The Science of Museums: Design Innovations at the Nelson-Atkins Museum of Art

The Science of Museums: Design Innovations at the Nelson-Atkins Museum of Art

With a long history of involvement in the arts, BNIM has partnered with our clients to help enhance arts access and experiences for their communities through cohesive, compelling, community-centered, and immersive facilities - from local galleries to nationally recognized museums and centers for the visual arts. Through this work, we have studied, researched, and developed a strong knowledge base in the science of museums. Light quality of galleries, secure conservation environments, back of house spaces for collections research and storage, and precise integration of building systems — these are just a few of the key unique technical considerations that support the delivery of a beautiful and engaging arts space. In this series on the Science of Museums, we will explore and discuss case studies on the innovation and research behind design of spaces for the arts.


The Nelson-Atkins Museum of Art

The Nelson-Atkins Museum of Art holds a significant cultural arts presence in Kansas City since its construction in 1932, providing free access for all visitors to explore its expansive collection and bringing the Kansas City community together through a range of cultural events and arts programs.

BNIM’s collaboration and enduring relationship with the Nelson-Atkins began over 20 years ago, teaming with Steven Holl on the Bloch Addition starting in 2000. Our team has since led the phased renovations of numerous galleries, in addition to back-of-house, office and event spaces, and building envelope improvements, totalling over 50 projects. Most recently, we’ve partnered with the Nelson-Atkins and Linda Hall Library to receive a Climate Smart grant from the National Endowment for the Humanities (NEH), focused on reducing environmental impact.

Design goals in our work with the Nelson-Atkins have always emphasized maintaining and celebrating the ingenuity, craftsmanship, and integration of trades that were so often simply a matter of course for public buildings of this era. Nearly a century later, advancements (and in some cases, inventions) of mechanical, technology, life safety, and lighting systems introduce a host of both opportunities and challenges.


The bloch Building is the first major addition to the museum’s Beaux-Arts style structure since it opened in 1933. It is considered a “feather” to the original museum’s “stone.” The addition provides about 55 percent more space for the Nelson-Atkins’ permanent collection, and space for special exhibits is doubled. BNIM served as Architect of Record with Steven Holl Architects.

Pictured left to right — Adelaide cobb ward sculpture hall, Bloch impressionist Galleries, and Kirkwood hall


History and Innovations of the ‘Laylight’ System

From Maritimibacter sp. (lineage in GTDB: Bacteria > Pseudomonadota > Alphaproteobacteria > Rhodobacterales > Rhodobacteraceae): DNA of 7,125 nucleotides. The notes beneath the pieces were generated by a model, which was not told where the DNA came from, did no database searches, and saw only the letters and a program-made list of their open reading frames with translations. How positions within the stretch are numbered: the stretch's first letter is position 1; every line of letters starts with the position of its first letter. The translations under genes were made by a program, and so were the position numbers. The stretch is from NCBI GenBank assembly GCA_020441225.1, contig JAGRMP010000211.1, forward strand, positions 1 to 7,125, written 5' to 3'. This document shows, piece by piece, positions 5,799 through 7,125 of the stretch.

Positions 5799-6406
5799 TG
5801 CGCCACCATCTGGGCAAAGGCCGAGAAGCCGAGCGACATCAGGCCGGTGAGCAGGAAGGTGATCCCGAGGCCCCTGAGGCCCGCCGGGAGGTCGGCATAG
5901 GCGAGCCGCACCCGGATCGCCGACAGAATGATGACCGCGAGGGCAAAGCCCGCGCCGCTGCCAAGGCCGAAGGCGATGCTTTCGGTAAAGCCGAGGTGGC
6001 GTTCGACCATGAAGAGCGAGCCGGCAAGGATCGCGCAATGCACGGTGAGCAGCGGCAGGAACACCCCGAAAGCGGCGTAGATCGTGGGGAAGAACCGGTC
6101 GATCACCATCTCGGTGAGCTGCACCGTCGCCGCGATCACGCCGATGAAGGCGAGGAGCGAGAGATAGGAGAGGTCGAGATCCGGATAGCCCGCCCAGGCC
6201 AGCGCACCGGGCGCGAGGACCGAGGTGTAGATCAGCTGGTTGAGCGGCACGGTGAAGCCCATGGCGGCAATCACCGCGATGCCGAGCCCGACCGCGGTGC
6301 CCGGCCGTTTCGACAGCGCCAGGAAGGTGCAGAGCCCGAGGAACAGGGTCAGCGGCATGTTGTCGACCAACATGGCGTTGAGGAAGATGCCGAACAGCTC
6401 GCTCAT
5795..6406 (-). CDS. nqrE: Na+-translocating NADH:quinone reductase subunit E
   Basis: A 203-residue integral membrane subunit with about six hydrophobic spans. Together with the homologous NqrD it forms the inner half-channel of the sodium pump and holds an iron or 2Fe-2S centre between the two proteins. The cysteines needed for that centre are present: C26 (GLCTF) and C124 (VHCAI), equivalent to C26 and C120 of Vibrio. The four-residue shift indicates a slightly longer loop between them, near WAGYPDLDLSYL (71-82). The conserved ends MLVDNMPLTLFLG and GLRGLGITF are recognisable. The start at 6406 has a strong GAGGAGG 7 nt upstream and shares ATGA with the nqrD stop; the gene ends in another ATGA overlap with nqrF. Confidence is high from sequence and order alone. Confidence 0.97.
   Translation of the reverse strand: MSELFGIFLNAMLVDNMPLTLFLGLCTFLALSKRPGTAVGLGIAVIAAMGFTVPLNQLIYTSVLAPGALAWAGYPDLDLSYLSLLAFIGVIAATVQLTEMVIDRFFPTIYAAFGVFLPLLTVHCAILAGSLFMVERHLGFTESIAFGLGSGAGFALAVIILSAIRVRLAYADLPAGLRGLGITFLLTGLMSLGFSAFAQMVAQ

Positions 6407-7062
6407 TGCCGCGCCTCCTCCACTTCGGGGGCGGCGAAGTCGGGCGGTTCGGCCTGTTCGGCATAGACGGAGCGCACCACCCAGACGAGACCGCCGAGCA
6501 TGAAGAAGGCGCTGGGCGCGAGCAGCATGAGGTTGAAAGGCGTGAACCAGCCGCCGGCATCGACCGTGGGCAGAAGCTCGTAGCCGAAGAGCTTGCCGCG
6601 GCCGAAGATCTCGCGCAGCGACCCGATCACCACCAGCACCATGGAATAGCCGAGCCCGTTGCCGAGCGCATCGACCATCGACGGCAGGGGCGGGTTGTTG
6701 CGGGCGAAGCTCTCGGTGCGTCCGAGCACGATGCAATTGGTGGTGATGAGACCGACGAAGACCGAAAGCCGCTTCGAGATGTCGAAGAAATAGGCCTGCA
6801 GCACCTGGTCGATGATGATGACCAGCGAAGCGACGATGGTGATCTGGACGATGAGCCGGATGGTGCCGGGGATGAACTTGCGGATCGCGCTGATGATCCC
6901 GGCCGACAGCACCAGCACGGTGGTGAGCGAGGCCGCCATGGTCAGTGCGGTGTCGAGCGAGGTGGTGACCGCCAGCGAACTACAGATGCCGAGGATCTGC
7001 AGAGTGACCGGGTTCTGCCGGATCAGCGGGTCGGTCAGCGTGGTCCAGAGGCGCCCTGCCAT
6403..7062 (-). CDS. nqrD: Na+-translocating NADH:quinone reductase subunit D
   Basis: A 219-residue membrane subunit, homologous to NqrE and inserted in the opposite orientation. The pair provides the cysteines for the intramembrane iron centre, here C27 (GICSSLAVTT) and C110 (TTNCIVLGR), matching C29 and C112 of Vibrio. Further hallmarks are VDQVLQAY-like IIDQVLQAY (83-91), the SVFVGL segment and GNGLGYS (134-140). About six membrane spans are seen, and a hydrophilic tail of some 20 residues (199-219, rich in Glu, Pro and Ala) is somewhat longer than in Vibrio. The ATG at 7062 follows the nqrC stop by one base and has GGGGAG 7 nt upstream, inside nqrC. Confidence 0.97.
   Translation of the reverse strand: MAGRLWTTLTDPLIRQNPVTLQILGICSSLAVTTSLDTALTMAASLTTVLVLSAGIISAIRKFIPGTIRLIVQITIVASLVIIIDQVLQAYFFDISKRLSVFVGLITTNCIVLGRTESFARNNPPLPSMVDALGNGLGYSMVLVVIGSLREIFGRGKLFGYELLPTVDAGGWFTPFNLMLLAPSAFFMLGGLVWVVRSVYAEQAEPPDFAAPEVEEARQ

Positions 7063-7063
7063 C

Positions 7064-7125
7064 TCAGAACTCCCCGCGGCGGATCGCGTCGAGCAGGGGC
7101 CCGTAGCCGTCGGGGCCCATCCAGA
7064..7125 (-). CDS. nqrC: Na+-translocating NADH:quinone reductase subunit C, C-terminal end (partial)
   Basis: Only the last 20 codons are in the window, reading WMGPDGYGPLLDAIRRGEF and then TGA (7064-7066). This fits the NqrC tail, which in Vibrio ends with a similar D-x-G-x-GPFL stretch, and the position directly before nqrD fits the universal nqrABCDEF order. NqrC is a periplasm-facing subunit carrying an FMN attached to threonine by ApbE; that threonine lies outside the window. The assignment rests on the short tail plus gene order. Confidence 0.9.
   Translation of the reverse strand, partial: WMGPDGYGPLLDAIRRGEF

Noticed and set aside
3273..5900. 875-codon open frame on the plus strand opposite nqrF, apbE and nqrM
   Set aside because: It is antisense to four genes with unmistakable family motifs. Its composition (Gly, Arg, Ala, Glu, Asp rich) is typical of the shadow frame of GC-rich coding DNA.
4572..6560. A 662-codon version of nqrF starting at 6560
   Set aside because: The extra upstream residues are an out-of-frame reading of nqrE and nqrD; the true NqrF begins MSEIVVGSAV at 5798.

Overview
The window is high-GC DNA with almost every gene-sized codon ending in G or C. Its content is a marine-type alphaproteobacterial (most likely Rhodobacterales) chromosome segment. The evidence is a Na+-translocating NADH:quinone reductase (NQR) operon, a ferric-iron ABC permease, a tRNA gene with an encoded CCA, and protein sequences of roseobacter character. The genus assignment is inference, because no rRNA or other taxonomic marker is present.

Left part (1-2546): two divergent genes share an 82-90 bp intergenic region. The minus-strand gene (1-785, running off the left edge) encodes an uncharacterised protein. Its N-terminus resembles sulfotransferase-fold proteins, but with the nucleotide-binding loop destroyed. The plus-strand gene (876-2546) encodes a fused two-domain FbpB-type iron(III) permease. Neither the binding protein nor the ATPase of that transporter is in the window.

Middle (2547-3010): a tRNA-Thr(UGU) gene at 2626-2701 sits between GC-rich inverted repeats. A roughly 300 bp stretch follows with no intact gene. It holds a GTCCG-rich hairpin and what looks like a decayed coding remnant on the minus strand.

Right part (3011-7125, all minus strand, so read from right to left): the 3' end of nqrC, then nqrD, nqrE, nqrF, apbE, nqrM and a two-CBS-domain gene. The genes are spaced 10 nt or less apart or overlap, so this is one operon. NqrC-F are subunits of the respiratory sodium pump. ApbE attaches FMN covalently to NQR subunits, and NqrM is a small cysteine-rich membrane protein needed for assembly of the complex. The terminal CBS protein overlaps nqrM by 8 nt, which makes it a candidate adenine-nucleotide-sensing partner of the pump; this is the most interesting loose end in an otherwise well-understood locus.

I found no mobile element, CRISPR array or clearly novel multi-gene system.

Designs of the earliest laylight installations date back prior to the advent of electricity and were intended to provide natural light between interior spaces by integrating laylights in the floor systems. At the Nelson-Atkins, the original ceilings in the typical gallery and grand public spaces utilized this ‘laylight’ system, which was somewhat innovative for its time in the early 20th century.

These laylight ceiling systems consist of single ‘slumped’ glass panes, simply referred to as “bubble glass.’ It was slumped, in that the glass was heated to extremely high temperatures while laying on a perforated mold, through which the molten glass would ‘slump’ through the perforations, resulting in bubbled projections.

The back side of the glass was also patterned with unidirectional striations, in an effort to diffuse projected lighting. Each glass pane was approximately 2 x 2 feet and grout-set on a job-formed heavy gauge steel grid – essentially an early rendition of a typical lay-in ceiling so common today. Lighting was installed in the ceiling plenum to project through the laylight ceilings to ambiently illuminate the gallery spaces and artwork below, while the striations helped to diffuse the light, albeit unidirectionally. Over time as lighting technologies advanced, track lighting was introduced, and surface mounted to the grid – a necessary curatorial intervention to best serve (illuminate) the artwork within the room.

As renovations began, one of BNIM’s initial design tasks was to develop a prototype for a new laylight ceiling system, which both eliminated the visual/physical clutter of post-installed items, while cleanly integrating contemporary building system components - track lighting, fire suppression, supply air, and smoke detection. Moreover, the design was to incorporate standard, off-the-shelf products, for ease of maintenance and future replacement/repairs.